Wednesday, August 7, 2013

Fried Pumpkin Blossoms

My Sicilian grandmother always used to make a big deal about getting a hold of fresh squash blossoms (usually Zucchini), breading and frying them. Often they would be stuffed with something special such as cream cheese as well, but they were an interesting snack even without the stuffing. This story starts with the area of my yeard where I intended to put up a garden this season. Early on, a stray plant that looked vaguely squash-like sprouted out of nowhere, so I let it grow just to see what it would become. A few weeks later, my vegetable garden was out of the question- the mystery plant was a pumpkin plant, and it took over basically my entire proposed garden area. The good news is that the plant is now so big, I can pick the flowers at will without stopping the plant from producing plenty of pumpkins. I've never fried pumpkin blossoms before, but the idea works just as well for just about any squash or gourd flowers.

I went plain with mine. I didn't have any cream cheese, and I decided that a handful of squash blossoms would be a nice side dish to a light lunch. Just to make sure I didn't impede the production of pumpkins, I made sure to only grab "male" flowers- the female flowers will have a baby pumpkin/squash/whatever forming just below the bud- which makes them a great snack, but means you're denying yourself a bigger gourd later. The flowers, male or female, are always a yellow/orange color, and are slightly leathery to the touch, and much more sturdy than they look.

To cook them up is very simple. Take one egg, and scamble it- use a little cold water to thin it out a little, and set aside. Take another bowl containing bradcrumbs, season the crumb with a little salt, pepper, and parsley. Dip the blossoms in the egg, then coat with the breadcrumb. If you have cream cheese (or even marscarpone!) and want a richer treat, open up the flowers and add a dab or two of the cheese before dunking them in your egg and breading. Simply shallow fry them in a pan with a little olive oil. Yes, many people will tell you NOT to fry in olive oil- it's OK, you can do it- just pay attention to how hot you let the oil get, make sure to back the heat off just enough to keep the oil from reaching a smoking point. You'll get the hang of it quickly. As long as you keep the temperature controlled, the oil will retain it's great flavor and not turn acrid.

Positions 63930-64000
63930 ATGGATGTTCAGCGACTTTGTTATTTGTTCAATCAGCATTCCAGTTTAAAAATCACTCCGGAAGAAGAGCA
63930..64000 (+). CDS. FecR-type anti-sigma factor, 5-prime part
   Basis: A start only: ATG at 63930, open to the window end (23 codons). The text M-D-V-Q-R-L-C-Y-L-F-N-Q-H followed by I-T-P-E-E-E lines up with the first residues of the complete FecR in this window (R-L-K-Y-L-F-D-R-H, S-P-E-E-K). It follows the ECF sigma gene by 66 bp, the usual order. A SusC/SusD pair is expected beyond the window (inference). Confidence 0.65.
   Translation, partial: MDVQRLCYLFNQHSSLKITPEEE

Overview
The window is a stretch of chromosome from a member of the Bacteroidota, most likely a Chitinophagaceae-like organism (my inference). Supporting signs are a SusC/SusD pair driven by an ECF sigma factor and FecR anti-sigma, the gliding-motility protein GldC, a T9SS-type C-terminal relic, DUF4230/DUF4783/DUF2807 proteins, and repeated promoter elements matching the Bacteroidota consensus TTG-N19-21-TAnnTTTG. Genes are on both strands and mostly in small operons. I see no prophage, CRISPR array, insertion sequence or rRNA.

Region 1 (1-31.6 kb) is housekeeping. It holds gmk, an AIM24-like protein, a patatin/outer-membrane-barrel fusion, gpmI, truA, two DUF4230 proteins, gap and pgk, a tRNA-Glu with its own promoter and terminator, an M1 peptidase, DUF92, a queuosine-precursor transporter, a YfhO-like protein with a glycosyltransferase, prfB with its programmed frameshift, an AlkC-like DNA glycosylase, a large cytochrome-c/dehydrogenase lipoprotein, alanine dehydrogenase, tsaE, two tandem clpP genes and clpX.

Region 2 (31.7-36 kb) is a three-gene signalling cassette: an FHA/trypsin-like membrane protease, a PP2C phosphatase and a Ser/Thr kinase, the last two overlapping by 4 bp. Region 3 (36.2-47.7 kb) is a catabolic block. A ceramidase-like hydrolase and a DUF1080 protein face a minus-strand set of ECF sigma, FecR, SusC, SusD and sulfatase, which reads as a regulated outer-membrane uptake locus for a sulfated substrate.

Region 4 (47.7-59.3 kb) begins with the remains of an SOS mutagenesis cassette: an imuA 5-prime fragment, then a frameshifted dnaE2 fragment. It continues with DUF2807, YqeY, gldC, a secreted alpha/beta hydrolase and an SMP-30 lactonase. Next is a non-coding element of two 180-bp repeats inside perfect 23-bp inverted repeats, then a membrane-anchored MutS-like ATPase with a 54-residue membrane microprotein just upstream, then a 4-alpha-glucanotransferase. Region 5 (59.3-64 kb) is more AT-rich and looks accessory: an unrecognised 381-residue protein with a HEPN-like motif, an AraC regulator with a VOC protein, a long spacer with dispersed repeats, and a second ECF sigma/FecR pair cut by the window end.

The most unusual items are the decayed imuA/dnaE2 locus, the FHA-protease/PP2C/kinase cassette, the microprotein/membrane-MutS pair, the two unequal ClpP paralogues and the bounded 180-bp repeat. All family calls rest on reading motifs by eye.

Let them fry for a few minutes on each side until they become golden brown. There is no exact timing, you just have to keep your eye on them. When done, let them drain on a paper towel, and hit them with another pinch of salt while they are still hot. They have a crunch on the outside, and an interesting, almost leathery texture inside. They taste floral, with a subtle hint of the pumpkin/squash that the plant will eventually produce. Simple, and different. It's a favorite of old-school European immigrants, like my grandparents, and makes a nice side dish. It will give the satisfaction of "something fried" while still staying light and (mostly) healthy.

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